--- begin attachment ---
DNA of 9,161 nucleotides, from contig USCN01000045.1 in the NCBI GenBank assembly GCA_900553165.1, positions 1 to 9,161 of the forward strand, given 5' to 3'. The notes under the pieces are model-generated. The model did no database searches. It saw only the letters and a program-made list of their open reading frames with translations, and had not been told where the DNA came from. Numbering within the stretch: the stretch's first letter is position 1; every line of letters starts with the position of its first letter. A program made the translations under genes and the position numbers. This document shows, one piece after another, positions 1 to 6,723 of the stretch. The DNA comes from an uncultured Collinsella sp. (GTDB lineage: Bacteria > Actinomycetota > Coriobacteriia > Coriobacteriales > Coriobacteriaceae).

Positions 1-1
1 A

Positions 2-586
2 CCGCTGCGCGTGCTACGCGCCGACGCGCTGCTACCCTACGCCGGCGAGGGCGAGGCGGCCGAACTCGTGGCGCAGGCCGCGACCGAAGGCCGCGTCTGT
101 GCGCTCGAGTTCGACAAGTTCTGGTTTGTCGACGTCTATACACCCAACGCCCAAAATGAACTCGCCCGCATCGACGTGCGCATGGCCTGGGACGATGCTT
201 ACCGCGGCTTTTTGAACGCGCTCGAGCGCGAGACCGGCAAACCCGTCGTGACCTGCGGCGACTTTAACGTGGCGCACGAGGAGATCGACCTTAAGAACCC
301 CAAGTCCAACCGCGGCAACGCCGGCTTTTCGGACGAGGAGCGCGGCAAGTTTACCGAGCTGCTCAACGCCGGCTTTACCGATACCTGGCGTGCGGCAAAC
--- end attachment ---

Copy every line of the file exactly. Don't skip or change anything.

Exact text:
DNA of 9,161 nucleotides, from contig USCN01000045.1 in the NCBI GenBank assembly GCA_900553165.1, positions 1 to 9,161 of the forward strand, given 5' to 3'. The notes under the pieces are model-generated. The model did no database searches. It saw only the letters and a program-made list of their open reading frames with translations, and had not been told where the DNA came from. Numbering within the stretch: the stretch's first letter is position 1; every line of letters starts with the position of its first letter. A program made the translations under genes and the position numbers. This document shows, one piece after another, positions 1 to 6,723 of the stretch. The DNA comes from an uncultured Collinsella sp. (GTDB lineage: Bacteria > Actinomycetota > Coriobacteriia > Coriobacteriales > Coriobacteriaceae).

Positions 1-1
1 A

Positions 2-586
2 CCGCTGCGCGTGCTACGCGCCGACGCGCTGCTACCCTACGCCGGCGAGGGCGAGGCGGCCGAACTCGTGGCGCAGGCCGCGACCGAAGGCCGCGTCTGT
101 GCGCTCGAGTTCGACAAGTTCTGGTTTGTCGACGTCTATACACCCAACGCCCAAAATGAACTCGCCCGCATCGACGTGCGCATGGCCTGGGACGATGCTT
201 ACCGCGGCTTTTTGAACGCGCTCGAGCGCGAGACCGGCAAACCCGTCGTGACCTGCGGCGACTTTAACGTGGCGCACGAGGAGATCGACCTTAAGAACCC
301 CAAGTCCAACCGCGGCAACGCCGGCTTTTCGGACGAGGAGCGCGGCAAGTTTACCGAGCTGCTCAACGCCGGCTTTACCGATACCTGGCGTGCGGCAAAC